“This album has been a long time coming,” says John Splithoff. “I guess you could call it a slow burn.”
Recorded in both New York and Los Angeles, ‘All In,’ Splithoff’s invigorating debut, has indeed been brewing for quite some time now, and its release this year marks the culmination of nearly a decade of highs and lows, victories and defeats, breakthroughs and setbacks. Building off a series of hit singles that have racked up more than 100 million streams, cracked the Top 10 at AC radio, and earned Splithoff festival slots everywhere from Bonnaroo to Lollapalooza, the collection is bold and self–assured, mixing intoxicating R&B swagger with soulful introspection and dazzling harmonic sophistication. Splithoff writes to make sense of himself and his world, and though the record was completed before the arrival of COVID–19, it feels particularly fitting for the times, grappling with loneliness and isolation in the face of longing and desire. The songs are subtle in their personal reckonings, often masking deep, profound revelations with playful, effervescent arrangements, and Splithoff’s performances are similarly complex, exuding both a carefree independence and a burning need for connection all at once. It’s a conflicted album for a conflicted moment, a rich, mesmerizing collection that hints at everything from Marvin Gaye to John Mayer as it transforms doubt into determination and self–reflection into celebration.
Sometimes, it seems, a slow burn yields the brightest fire.
One of LA’s best-kept musical songwriting secrets for over a decade — collaborating with the likes of Sondre Lerche, Jim James, Moby, Sarah and Sean Watkins (Nickel Creek), and Mikael Jorgensen (Wilco) — Jamie Drake has all the while been carefully honing her own craft and preparing to take center stage.
In September 2019, Jamie Released her breakout album, Everything’s Fine, on AntiFragile Music, a record peppered with indie-folk-pop stylings wrapped in lush orchestrations.
Singles such as “Everything’s Fine,”Wonder,” and “Redwood Tree” surpassed over 15M streams on Spotify and brought in critical acclaim from NPR Music, Talkhouse, Flood, BGS, and Atwood Magazine, plus a flurry of famous fans (like Ed Helms, Rob Thomas of Matchbox 20), and Sarah Watkins (I’m With Her / Nickel Creek) heaping public praise. The album was even featured on Wilco’s “Favorite Albums of 2019” List.
2019 continued to be a year of high notes, with tours and appearances supporting J.S Ondara, The Watkins Family Hour, Devotchka, Sondre Lerche, and Shawn Colvin, plus a sold out Los Angeles residency.
Drake maintained the cover of Spotify’s “Modern Eclectic” playlist for a year and a half — winning her the attention of new fans across the globe in a time when playing live had ended for the foreseeable future.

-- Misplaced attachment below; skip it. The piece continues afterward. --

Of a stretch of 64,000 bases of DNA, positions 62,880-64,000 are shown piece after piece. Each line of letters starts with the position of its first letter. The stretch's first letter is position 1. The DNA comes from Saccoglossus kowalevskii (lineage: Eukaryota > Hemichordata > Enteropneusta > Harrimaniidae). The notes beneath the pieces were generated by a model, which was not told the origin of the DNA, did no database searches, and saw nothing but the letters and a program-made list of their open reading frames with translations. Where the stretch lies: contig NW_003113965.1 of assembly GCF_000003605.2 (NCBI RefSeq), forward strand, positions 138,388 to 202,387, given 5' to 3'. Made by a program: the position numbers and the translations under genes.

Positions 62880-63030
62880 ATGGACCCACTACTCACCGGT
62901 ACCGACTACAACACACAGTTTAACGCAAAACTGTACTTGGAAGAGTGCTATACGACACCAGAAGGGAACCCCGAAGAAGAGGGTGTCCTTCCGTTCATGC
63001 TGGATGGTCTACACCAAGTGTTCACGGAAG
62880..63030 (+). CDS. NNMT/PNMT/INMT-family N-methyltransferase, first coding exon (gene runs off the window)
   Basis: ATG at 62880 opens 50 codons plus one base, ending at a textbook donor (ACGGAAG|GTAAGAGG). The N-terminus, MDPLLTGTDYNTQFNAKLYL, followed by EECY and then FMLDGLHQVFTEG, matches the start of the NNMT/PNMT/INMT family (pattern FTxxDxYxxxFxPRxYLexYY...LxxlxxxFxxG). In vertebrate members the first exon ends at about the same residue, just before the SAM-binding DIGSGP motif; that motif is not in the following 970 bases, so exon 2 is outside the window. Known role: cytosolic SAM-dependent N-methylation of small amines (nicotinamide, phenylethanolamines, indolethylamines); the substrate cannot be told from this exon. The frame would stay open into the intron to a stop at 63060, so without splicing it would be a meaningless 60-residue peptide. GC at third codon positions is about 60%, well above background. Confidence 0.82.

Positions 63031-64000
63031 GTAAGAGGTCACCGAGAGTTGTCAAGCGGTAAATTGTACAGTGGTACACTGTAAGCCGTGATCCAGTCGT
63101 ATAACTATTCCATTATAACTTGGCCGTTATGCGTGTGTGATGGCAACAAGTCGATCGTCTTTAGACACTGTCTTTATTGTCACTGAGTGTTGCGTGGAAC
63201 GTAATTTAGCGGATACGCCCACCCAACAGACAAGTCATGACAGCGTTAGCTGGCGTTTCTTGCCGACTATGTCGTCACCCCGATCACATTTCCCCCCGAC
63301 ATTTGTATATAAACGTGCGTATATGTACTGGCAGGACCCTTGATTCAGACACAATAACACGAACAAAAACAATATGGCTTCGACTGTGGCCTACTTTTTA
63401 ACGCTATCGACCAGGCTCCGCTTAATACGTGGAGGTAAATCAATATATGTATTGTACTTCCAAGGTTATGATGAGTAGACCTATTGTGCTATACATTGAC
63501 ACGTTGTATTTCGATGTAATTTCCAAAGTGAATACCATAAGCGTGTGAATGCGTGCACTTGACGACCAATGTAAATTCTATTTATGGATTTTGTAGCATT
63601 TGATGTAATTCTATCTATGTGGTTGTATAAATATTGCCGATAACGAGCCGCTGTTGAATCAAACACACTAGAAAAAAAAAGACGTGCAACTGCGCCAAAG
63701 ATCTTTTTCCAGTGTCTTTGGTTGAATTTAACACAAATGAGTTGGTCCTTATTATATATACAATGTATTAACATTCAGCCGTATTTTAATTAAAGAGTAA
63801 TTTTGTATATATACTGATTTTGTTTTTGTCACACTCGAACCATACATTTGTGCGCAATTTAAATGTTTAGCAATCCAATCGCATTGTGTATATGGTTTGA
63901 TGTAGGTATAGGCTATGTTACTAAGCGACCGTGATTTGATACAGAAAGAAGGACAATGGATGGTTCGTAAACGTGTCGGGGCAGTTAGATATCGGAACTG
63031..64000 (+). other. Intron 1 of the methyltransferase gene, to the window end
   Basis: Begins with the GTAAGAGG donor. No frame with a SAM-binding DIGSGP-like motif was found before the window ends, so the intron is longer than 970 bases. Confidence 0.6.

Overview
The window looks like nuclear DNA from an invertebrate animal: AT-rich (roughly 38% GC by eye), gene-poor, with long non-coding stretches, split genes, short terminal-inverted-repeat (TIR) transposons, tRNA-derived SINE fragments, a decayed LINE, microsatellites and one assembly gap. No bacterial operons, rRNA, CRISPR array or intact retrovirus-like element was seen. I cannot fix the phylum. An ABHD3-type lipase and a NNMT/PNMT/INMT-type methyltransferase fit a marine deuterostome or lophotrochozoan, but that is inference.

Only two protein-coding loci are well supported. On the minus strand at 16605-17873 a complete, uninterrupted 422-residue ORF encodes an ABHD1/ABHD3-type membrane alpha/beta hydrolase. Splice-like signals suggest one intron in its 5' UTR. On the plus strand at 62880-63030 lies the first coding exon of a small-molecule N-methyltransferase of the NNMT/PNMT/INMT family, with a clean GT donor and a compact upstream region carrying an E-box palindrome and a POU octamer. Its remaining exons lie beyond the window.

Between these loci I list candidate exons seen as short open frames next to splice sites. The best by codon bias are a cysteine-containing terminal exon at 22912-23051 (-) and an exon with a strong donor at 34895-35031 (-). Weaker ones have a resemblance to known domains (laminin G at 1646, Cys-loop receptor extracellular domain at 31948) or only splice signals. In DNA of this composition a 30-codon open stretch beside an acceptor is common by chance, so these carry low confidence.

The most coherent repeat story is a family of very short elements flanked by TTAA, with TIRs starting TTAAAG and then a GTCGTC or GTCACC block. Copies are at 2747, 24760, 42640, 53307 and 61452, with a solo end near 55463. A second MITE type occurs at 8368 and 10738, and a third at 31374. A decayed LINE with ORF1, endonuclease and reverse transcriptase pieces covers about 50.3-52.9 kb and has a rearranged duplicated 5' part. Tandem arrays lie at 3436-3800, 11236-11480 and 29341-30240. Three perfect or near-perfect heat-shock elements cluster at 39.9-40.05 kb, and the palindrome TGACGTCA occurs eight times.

This June 2022, Drake’s love for early 1970s Laurel Canyon folk unexpectedly meets Rio de Janeiro in “New Girl,” once again displaying her ability to evolve as a dynamic artist in her time. “New Girl” is a raw and emotionally brave follow up to her last release, with 11 songs primarily recorded in single vocal takes; keeping her best performances along with raw, minor imperfections.
“New Girl’s” bossa influence came as a welcomed surprise and was inspired by the incomparable Getz / Gilberto “76” album, which Jamie discovered for the first time in 2020 while living in upper Ojai, California. “I listened to it every day while riding my bike around Meiners Oaks with my dog Moxie and a red JBL speaker in the basket. I got to know those songs really well, even though I don’t speak Portuguese. I knew they had gotten into my marrow when I met and wrote ‘It’s A New Life’ with Rich Jacques that following May. I knew immediately that I would make my next album with him because the feeling of this new song was the world I wanted to live in musically.”
By fall 2021 Rich Jacques came to California to produce the album with Jamie and Austin Myles Grant, fellow LA artist / multi-instrumentalist who ended up playing most of the instruments on the record. The trio was invited to record at a private residence
set in the Santa Monica mountains, seeped in the purity and quiet of nature, where they could fully unfurl and connect musically. This purity and connection can be felt in the recordings. Drake bravely asks one of the most human questions in “Is There Something Wrong with Me?” And contemplates that “..Life feels undeserving when the whole world is hurting.. And then John Prine dies.. Am I just a lie.. if I haven’t had to cry?” Jamie synthesizes the guilt many felt across the globe in early 2020 with clarity while still maintaining hope and purpose in “When John Prine Died.” These heartfelt tracks are magnificently balanced by other offerings like the comically recorded Bossa- influenced, “New Girl,” which depicts Jamie’s gypsy-like childhood and not-so-great life lessons with a twinkle in her eye. And then there’s “Sing,” a song that can lift the heart of the listener into a fantasia of imagination and wonder not unlike Julie Andrews in “The Sound of Music.” It’s this childlike awe Drake maintains that draws even the youngest of fans to her. Hits like “Easy Target,” remind us of Carol King in “It’s Too Late,” and feel as if it was recorded around the same time. The album becomes hypnotic with “It’s A New Life,” which takes us to a world where Drake’s vocals feel like a cross between Astrud Gilberto and Sade. “Lifted by Love” and “It’s A Wonderful Life” bring the listener to their heart center where anything is possible and the world is still filled with hope and wonder.. all melded together by Jamie’s mesmerizing and unique vocal melodies and songwriting; bringing a fresh perspective on Folk and Bossa Nova that is uniquely her own.
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